Tank Heating Systems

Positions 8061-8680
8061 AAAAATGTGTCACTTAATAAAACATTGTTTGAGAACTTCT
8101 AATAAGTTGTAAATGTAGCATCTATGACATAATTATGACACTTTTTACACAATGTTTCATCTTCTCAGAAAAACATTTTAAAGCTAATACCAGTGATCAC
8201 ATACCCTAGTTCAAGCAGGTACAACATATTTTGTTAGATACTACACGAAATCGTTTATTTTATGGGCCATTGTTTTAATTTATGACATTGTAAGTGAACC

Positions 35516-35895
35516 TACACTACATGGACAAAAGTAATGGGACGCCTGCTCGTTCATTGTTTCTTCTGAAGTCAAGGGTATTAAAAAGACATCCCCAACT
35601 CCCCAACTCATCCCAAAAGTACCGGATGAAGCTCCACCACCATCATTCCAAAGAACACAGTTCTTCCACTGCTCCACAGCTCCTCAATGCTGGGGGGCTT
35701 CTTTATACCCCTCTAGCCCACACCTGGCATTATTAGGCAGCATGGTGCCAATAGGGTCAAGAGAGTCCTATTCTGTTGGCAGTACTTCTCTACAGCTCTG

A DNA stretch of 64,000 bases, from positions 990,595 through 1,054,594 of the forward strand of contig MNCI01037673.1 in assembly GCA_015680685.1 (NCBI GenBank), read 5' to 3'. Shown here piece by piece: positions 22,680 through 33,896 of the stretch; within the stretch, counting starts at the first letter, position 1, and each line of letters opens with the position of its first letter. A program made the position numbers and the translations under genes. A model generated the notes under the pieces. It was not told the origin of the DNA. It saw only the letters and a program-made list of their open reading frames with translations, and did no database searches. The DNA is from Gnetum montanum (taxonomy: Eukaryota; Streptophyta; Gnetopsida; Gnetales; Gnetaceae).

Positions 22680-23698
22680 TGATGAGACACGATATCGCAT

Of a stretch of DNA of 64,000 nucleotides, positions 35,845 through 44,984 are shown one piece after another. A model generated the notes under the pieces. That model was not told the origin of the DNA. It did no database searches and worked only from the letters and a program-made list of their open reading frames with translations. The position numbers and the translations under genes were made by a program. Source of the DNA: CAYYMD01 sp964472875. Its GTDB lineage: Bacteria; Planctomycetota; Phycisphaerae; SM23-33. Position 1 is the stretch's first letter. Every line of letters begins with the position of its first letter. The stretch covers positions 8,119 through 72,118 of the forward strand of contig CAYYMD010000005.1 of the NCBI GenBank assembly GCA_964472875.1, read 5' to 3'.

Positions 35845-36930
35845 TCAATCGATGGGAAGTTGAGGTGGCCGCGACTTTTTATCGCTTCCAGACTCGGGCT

<b>Tank Heating Systems</b> Ships that use heavy oil as fuel need a tank heating system in order to make the viscous heavy fuel oil pumpable (approx. 60 ... 70 °C). For this purpose, heating coils are laid in the heavy fuel oil tanks on the floor. Furthermore, the heating elements arranged around the suction nozzle are used to heat the heavy oil. The heating coils on the bottom of the tank usually consist of steel pipes, and in tank heating systems on old ships they are also made of cast iron pipes. The tubes are provided with ribs to enlarge the heating surface; cast iron pipes must be held loosely (2mm air) to prevent the pipe from breaking as a result of hull movements. Steel heating coils of a tank heating sytsem are welded together in great lengths in order to obtain the smallest possible number of pipe fittings. The individual pipe sections are put together by means of flange or socket connections and held in place every 2m². With regard to tank cleaning, they are arranged at a height of about 150mm above the tank floor. The size of the heating surface depends on the position of the individual tanks (outer tanks require more heating surface, inner tanks less) and the type of oil that is to be burned by the ships. The average value for the size of the heating surface for a tank heating system can be assumed: 0.03 m² per cubic meter of cargo hold for medium tanks 0.04 m² per cubic meter of cargo hold for side tanks Tank heating systems are usually operated with steam, which is usually taken from a so-called steam converter. The resulting condensate runs back to him via control devices and oil separators.